Venezuela's participation in Brazilian refinery may be paid with oil
Brazilian daily newspaper Folha de Sao Paulo said the proposal made by Venezuelan state-owned oil company Pdvsa aims at delivering Brazil some 70,000 oil barrels per day for its participation in Abreu e Lima refinery, which commissioning is scheduled for late 2014
The partnership between the two oil companies was agreed in 2005 by then President Luiz Inácio Lula da Silva and Venezuelan President Hugo Chávez. Under the agreement, Pdvsa's financial contribution would amount to 40% of the cost, which is currently estimated at USD 17.1 billion, compared to USD 2.3 billion estimated back in 2005.
To date, the construction works of the refinery have been afforded by Petrobras only, which, according to Folha de Sao Paulo, has already invested more than half of the money needed to complete the project, DPA reported.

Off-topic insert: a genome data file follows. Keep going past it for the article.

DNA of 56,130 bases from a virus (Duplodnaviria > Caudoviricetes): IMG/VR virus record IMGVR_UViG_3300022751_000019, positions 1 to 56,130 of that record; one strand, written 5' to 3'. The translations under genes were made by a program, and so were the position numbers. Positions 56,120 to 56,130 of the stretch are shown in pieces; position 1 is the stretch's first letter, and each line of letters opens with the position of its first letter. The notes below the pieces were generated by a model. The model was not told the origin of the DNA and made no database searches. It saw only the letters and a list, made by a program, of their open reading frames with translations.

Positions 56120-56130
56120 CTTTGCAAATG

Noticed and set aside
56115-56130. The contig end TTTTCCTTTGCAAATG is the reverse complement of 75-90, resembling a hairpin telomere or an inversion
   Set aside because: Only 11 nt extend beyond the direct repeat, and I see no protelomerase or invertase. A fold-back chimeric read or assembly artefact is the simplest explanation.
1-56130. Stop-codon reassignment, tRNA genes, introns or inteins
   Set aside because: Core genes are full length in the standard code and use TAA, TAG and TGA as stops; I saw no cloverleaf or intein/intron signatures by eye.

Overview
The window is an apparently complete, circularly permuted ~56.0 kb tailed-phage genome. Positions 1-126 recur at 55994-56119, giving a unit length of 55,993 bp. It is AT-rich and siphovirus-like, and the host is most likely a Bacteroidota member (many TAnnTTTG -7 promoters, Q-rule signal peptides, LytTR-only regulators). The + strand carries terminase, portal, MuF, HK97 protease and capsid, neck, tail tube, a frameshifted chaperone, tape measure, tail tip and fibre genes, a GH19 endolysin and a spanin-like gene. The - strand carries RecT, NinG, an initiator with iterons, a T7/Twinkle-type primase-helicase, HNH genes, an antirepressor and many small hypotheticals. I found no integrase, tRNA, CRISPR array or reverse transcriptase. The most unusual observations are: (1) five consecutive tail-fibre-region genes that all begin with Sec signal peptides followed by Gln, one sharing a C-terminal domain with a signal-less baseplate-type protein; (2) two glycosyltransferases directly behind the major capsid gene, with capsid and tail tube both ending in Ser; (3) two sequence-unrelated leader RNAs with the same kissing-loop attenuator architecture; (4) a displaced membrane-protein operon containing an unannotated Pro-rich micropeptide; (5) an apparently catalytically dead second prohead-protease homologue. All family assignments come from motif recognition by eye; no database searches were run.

Based on information from Folha de Sao Paulo, Venezuela has offered to deliver Brazil some 70,000 barrels of oil per day so as to pay for its participation in the plant, which commissioning is scheduled by late 2014.
Notwithstanding, the proposal faces some hurdles within Petrobras, as the firm prefers money in cash, but the final decision is the hands of the Brazilian president as well.
A simple reason: there is oil galore, would suffice to explain Guyana's actions. Another explanation lies in the little or none efforts made by the Venezuelan government to thwart the move by the Guyanese. This is certainly not a new problem, but a problem only recently highlighted because oil is involved. But what other resources does the disputed area hold? For most of us it is a section on the map with black and white stripes on it, a depiction of something distant, alien, a nothingness not worth paying much attention to in geography classes back in elementary school.